Discussion:
Thunderbolt code phase measurement
(too old to reply)
Mark Sims
2018-05-16 00:27:38 UTC
Permalink
The Trimble Thunderbolt has a message (0x5A) that outputs raw receiver measurement data. One value is "code phase" (along with PRN, sample length, sig level, dopple, and time-of-measurement). This is a single precision floating point number in units of 1/16 of a chip. Does anybody know how to massage this value into either a carrier phase (in cycles) or a pseudorange (in meters). The reported code phase values tend to be in the 1000 ... 10000 range.
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Magnus Danielson
2018-05-16 06:44:35 UTC
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Hi Mark,

I have been looking at this myself.

Yes, you need to extend it with the 65-83 ms C/A code multiples, so
Trimble provided a little too raw measures. This is perfectly clear as
you read it.

However, you are armed with the time of week for the message, also,
there is messages so you can acquire the ephimeris data. Using the
ephimeris data of a satellte, the time of week you can calculate the
WGS84 X1. Y1, Z1 position of the satellite, and using the known position
of the receiver in Xu, Yu, Zu, you can trivially calculate the range to
the satellite as it should be. With this, it is trivial to convert it
into time by dividing by speed of light c and by subtracting the
reported pseudorange after converting it to time (divide by
16*1023*1000) you have an estimate of the time-range, so it only remains
to round it up to ms. Once this is done, it is trivial to update it
using the wrapping of 16*1023 that the 0x5A provides.

This way you can extend the pseudo-range measure of 0x5A to produce full
pseudorange measures.

You need more detailed help, or can you parse the ephimeris-data and
calculate it according to GPS-IS-200E?

Cheers,
Magnus
Many thanks Peter for confirming what I suspected. The problem with the Trimble receivers is that requesting the satellite C/A code data can hose up a lot of them. So, I'm stuck with calculating the integer number of milliseconds. How to do that? I do know my position to a few feet.
I have Lady Heather generating RINEX files for the Ublox timing receivers, the NVS-08, the Furuno GT-87, and the Ashtech Z12 (with both L1/L2 data). It would be nice to be able to support the Trimble receivers. With L1 only data I am getting results in the < 200 mm range. The Z12 with L1/L2 data gets me to around 40 mm.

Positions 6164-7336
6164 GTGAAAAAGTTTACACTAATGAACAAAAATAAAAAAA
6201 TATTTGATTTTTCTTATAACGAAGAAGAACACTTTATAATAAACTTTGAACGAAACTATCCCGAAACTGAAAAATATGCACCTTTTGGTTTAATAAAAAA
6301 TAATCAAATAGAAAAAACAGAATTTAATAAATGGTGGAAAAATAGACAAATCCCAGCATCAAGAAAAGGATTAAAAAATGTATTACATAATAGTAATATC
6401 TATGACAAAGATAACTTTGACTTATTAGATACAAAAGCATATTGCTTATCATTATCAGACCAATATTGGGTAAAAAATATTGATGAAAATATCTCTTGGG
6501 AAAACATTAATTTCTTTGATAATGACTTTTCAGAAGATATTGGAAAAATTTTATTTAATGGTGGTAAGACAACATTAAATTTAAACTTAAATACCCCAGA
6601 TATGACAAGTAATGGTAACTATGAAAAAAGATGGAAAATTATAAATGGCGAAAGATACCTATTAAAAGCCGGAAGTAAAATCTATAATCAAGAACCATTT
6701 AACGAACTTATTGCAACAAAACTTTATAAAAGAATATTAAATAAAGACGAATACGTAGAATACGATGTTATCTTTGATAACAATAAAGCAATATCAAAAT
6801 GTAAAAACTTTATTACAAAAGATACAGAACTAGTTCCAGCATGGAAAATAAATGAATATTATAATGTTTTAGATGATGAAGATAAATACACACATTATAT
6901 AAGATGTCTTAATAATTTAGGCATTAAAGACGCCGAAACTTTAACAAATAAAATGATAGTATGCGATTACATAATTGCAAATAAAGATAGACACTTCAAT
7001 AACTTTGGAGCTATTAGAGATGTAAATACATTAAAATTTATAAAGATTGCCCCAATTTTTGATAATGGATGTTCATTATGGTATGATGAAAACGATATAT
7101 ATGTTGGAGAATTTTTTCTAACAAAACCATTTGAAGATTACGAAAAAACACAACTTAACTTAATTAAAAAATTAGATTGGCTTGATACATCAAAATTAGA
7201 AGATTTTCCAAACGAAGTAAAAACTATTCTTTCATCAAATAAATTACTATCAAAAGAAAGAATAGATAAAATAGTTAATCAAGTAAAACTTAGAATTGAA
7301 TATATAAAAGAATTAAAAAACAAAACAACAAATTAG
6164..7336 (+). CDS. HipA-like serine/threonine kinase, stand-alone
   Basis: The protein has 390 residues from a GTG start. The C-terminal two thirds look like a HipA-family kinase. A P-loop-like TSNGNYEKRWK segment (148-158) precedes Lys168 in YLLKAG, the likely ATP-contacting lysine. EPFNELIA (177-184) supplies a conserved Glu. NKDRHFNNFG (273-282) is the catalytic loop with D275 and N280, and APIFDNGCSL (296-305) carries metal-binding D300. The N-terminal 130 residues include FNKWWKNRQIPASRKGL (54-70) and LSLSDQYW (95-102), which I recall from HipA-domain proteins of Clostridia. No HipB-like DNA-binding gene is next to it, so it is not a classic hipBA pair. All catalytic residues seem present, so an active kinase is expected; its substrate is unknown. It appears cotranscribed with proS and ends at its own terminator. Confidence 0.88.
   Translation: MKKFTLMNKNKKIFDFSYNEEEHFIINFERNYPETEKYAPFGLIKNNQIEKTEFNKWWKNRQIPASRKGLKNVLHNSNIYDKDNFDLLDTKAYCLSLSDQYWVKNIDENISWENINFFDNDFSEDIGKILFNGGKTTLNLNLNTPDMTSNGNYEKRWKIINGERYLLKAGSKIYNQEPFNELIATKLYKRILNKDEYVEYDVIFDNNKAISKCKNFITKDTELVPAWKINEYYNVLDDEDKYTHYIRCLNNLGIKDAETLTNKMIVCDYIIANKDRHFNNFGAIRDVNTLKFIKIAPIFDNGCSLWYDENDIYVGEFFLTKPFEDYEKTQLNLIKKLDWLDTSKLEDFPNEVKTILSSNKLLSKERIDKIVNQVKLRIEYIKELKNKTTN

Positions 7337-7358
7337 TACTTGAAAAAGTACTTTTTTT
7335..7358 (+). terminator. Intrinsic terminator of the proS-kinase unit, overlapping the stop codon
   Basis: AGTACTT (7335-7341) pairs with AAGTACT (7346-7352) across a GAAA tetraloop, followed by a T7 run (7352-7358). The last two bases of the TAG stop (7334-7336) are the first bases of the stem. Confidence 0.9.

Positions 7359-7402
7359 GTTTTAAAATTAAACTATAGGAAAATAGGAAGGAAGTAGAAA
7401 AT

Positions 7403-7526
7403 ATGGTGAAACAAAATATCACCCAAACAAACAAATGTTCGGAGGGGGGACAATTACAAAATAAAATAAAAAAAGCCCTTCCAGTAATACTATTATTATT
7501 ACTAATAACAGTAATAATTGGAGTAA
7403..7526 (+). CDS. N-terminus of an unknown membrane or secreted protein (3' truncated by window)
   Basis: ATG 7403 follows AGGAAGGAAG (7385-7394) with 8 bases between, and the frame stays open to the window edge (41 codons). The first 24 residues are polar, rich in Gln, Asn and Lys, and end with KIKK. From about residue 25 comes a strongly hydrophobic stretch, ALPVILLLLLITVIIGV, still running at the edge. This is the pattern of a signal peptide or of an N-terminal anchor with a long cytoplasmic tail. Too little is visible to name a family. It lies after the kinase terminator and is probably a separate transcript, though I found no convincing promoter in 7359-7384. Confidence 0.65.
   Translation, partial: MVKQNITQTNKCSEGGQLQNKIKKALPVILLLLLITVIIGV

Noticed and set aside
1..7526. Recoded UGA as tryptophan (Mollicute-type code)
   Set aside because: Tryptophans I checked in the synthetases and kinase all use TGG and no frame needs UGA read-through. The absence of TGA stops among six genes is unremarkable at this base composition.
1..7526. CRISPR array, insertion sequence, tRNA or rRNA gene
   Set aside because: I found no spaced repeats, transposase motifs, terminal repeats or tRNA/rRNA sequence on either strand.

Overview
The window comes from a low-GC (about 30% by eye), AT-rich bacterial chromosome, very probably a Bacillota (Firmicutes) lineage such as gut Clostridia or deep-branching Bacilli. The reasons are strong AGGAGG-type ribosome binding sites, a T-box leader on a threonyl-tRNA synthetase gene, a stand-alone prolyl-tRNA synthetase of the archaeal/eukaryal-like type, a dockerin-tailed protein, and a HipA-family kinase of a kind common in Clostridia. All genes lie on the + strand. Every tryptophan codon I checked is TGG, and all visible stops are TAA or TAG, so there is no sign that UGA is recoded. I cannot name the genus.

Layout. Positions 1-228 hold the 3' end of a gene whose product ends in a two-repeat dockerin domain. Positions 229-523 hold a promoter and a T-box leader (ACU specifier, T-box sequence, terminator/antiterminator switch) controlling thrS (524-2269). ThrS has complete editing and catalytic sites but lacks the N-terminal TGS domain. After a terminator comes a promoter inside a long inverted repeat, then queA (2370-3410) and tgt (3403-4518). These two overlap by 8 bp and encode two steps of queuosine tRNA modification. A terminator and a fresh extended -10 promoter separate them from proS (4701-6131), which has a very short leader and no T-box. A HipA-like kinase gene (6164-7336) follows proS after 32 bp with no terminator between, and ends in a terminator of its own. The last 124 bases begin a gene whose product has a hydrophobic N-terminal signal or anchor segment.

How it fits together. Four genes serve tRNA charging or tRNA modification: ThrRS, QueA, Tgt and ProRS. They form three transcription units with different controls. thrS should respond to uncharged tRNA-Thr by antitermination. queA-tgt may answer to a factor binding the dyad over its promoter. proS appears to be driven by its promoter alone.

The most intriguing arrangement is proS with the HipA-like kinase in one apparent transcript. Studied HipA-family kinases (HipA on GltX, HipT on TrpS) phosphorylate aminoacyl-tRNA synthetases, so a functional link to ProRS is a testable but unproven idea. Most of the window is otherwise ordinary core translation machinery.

----------------
If you know your position to within 150 kilometers (0.5 ms), you can
dispense with the pseudorange-assembly arithmetic and just use the code
phase directly, after adding in the appropriate integer number of
milliseconds, only one of which will put you within your known
300-kilometer-diameter (1 ms) sphere.
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Michael Wouters
2018-05-16 07:19:45 UTC
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Hello Mark

By "hosing" do you mean that you lose messages for the next second? That
was a problem with the Resolution T too. I wanted to get ephemerides from
the receiver so I ended up minimising lost messages by tracking satellites
as they popped into view, and then requesting an ephemeris after a suitable
wait. This problem went away in the SMT 360.

Regard resolving the ms ambiguity, you could look at the code in mktimetx,
which does just what Magnus D describes.
The code lives at
https://github.com/openttp/openttp/tree/master/software/gpscv/common/process/

Cheers
Michael
Many thanks Peter for confirming what I suspected. The problem with the
Trimble receivers is that requesting the satellite C/A code data can hose
up a lot of them. So, I'm stuck with calculating the integer number of
milliseconds. How to do that? I do know my position to a few feet.
I have Lady Heather generating RINEX files for the Ublox timing receivers,
the NVS-08, the Furuno GT-87, and the Ashtech Z12 (with both L1/L2 data).
It would be nice to be able to support the Trimble receivers. With L1
only data I am getting results in the < 200 mm range. The Z12 with L1/L2
data gets me to around 40 mm.
----------------
If you know your position to within 150 kilometers (0.5 ms), you can
dispense with the pseudorange-assembly arithmetic and just use the code
phase directly, after adding in the appropriate integer number of
milliseconds, only one of which will put you within your known
300-kilometer-diameter (1 ms) sphere.
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Peter Monta
2018-05-16 04:58:50 UTC
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... One value is "code phase" (along with PRN, sample length, sig level,
dopple, and time-of-measurement). This is a single precision floating
point number in units of 1/16 of a chip. Does anybody know how to massage
this value into either a carrier phase (in cycles) or a pseudorange (in
meters). The reported code phase values tend to be in the 1000 ... 10000
range.
"Code phase" represents where you are along the 1023-bit C/A code (each bit